Friday 6 July 2012

Chocolate chip cookies

I’ve had chocolate chip cookies on my to-cook-wish-list for a while now. The first recipe I wanted to try is an American one, but what really puts me off making them is (deep breath) American measurements, or cups (update - I since made them - see here for more). Since then, I saw this recipe in Felicity Cloakes column in the Guardian. I tried them last night, and Hubs comment was “hmm, these are really good!” while nodding appreciatively. And they are – light, crunchy, crumbly, and most importantly, they have a really satisfying bite to them – they make a really good “thunk” noise when you bite them.  So, thanks to Ms Cloake for having done all the hard work. I got 20 cookies from this.

120g of soft, salted butter
75g brown sugar
75g sugar
a drop of vanilla extract
1 egg
240g plain flour
½ teaspoon of bicarbonate of soda
170g dark chocolate chunks

In a food mixer, mix the butter and sugars until combined. Add the vanilla extract and the egg and mix again until the egg is incorporated into the sugary buttery mix.
Sift in the flour and bicarbonate of soda and stir in using a metal spoon. Fold in the chocolate pieces and combine.
At this stage, the recipe states to chill the mixture for 24 hours. Hmm, I wanted a quick sugary fix so I chilled them while I got on with the dinner. Also, I had the oven on and I didn’t want to fire up the oven the next day just to bake some cookies.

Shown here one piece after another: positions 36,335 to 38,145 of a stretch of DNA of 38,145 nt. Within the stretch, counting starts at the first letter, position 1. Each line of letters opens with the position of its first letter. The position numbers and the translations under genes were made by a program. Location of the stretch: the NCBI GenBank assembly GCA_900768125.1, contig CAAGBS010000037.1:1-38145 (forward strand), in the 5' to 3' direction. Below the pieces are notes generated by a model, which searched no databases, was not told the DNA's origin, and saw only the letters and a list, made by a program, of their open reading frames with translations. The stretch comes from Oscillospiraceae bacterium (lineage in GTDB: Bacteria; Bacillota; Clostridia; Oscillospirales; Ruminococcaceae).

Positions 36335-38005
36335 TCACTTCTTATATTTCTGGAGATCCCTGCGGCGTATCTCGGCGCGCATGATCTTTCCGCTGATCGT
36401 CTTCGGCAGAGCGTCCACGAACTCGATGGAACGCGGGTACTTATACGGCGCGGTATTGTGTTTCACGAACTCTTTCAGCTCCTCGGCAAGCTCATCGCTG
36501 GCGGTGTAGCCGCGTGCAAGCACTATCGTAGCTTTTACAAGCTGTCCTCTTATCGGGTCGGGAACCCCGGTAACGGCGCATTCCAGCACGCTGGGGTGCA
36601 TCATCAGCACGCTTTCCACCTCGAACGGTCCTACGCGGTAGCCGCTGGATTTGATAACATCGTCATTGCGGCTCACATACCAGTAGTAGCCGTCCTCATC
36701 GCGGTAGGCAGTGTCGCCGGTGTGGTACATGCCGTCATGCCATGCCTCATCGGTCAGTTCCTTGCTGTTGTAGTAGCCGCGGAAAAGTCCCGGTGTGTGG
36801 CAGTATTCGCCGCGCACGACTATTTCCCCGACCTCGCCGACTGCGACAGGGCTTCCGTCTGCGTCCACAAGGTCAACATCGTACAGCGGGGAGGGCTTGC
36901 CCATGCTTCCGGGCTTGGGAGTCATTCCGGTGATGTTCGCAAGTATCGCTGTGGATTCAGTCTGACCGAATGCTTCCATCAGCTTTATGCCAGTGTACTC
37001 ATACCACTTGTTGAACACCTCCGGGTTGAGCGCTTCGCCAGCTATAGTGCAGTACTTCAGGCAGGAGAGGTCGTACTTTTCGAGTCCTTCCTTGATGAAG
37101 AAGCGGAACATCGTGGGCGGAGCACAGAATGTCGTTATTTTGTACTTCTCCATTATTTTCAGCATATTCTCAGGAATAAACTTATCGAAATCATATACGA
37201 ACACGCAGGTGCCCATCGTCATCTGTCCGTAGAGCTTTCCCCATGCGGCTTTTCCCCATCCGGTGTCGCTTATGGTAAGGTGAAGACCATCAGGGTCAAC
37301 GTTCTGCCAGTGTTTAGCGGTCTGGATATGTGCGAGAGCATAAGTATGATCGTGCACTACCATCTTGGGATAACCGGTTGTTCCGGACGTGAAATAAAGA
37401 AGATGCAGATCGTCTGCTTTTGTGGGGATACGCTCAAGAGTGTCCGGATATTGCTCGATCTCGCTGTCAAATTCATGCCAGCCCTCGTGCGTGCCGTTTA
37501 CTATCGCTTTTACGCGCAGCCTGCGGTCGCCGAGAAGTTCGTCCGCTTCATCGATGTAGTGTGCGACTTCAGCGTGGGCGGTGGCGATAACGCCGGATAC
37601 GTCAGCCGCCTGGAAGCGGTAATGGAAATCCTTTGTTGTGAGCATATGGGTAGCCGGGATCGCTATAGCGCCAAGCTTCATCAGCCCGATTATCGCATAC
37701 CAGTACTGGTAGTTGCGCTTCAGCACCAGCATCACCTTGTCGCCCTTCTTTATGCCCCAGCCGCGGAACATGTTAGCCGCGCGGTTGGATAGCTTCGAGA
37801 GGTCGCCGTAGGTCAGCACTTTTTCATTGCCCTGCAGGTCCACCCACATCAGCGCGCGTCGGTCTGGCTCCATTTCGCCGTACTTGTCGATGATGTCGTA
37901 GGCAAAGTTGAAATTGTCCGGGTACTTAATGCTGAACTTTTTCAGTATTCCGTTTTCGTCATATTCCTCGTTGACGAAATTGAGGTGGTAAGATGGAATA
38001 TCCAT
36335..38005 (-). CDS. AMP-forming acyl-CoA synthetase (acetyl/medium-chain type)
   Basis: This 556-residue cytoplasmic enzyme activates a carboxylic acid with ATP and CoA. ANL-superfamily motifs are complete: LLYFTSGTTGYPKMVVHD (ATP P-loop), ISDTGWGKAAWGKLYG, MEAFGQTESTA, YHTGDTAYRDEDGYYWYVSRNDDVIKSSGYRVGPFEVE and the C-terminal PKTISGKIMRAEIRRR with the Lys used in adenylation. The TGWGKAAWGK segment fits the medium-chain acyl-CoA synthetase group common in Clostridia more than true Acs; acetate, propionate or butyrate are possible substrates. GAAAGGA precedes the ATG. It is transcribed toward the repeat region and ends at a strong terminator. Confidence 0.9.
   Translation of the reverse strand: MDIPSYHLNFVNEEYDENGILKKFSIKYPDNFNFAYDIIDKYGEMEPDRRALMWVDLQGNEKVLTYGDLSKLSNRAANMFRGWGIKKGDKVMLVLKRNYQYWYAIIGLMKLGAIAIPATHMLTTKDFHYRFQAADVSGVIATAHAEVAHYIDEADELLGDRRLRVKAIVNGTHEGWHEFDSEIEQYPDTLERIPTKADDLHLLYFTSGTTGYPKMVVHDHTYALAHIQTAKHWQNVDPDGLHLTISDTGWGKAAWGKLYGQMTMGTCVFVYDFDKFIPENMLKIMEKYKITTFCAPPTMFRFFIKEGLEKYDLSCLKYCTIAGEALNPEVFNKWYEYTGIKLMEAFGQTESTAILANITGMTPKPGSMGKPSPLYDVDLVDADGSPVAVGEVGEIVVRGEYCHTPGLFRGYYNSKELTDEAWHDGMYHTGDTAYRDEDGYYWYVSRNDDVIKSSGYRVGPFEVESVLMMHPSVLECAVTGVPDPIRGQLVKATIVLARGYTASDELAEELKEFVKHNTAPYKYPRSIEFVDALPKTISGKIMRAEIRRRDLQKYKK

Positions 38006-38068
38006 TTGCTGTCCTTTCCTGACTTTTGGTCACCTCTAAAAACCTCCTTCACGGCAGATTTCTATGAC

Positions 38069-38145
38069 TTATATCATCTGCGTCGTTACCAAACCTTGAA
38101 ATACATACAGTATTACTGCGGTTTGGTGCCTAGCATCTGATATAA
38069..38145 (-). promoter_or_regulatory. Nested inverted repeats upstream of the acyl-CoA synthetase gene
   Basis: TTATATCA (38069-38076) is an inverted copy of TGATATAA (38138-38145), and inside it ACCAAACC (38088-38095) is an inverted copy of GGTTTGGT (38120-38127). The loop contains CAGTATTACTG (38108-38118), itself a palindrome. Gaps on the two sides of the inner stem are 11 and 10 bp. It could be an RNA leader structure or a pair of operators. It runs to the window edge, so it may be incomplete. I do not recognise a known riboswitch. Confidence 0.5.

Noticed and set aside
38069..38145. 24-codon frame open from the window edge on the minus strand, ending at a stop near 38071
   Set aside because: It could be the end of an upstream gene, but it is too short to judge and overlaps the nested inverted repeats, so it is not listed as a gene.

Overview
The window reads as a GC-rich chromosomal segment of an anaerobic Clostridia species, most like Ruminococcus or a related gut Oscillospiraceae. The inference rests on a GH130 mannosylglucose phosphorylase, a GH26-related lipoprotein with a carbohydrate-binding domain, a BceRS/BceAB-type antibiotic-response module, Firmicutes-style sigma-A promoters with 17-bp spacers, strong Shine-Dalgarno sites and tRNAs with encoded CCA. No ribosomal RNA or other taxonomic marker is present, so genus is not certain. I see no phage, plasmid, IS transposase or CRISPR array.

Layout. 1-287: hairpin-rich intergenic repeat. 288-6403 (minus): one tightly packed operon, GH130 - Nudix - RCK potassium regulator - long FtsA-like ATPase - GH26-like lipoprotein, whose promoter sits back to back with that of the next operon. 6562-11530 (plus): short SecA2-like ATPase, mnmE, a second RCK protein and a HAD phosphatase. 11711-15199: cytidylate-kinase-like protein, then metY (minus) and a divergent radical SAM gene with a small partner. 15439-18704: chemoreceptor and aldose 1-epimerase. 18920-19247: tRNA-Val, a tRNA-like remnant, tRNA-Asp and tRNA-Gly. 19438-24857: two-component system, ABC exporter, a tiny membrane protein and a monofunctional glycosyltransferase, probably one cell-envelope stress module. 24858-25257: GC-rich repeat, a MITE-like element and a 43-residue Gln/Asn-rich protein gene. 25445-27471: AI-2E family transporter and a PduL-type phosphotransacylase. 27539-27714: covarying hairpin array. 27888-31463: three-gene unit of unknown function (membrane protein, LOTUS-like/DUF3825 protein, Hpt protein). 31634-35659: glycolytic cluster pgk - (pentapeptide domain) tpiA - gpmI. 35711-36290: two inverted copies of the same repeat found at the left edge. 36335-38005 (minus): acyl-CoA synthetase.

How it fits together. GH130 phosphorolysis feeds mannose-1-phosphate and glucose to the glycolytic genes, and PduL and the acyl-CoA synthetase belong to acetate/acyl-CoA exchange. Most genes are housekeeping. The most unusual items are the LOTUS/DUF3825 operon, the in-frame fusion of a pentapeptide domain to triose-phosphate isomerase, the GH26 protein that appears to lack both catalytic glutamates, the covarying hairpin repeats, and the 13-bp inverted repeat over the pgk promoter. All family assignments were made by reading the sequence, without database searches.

Raw chocolate chip cookie dough. Yuuuuuum. 

The oven was already up at 180°, so after about an hour in the fridge, I removed the dough mixture (which, by the way, is delicious raw – I had to stop myself from helping myself to a spoonful every time I passed it). The dough should be a little solid at this stage. Take spoonfuls of it and put onto two baking sheets, spacing them well apart (the biscuits will spread when they cook).
Bake for 15 minutes, until golden. Remove and leave on the trays for about five minutes before popping them onto a wire tray. They were still warm by the time dessert time rolled around, and deliciously melty, leading to satisfyingly grubby fingers and faces. I’m expecting the rest will be wolfed down for the gouter – if they survive that long – I’ve spotted a couple of pairs of eyes ogling the biscuit tin. I might have to find a better hiding place for them!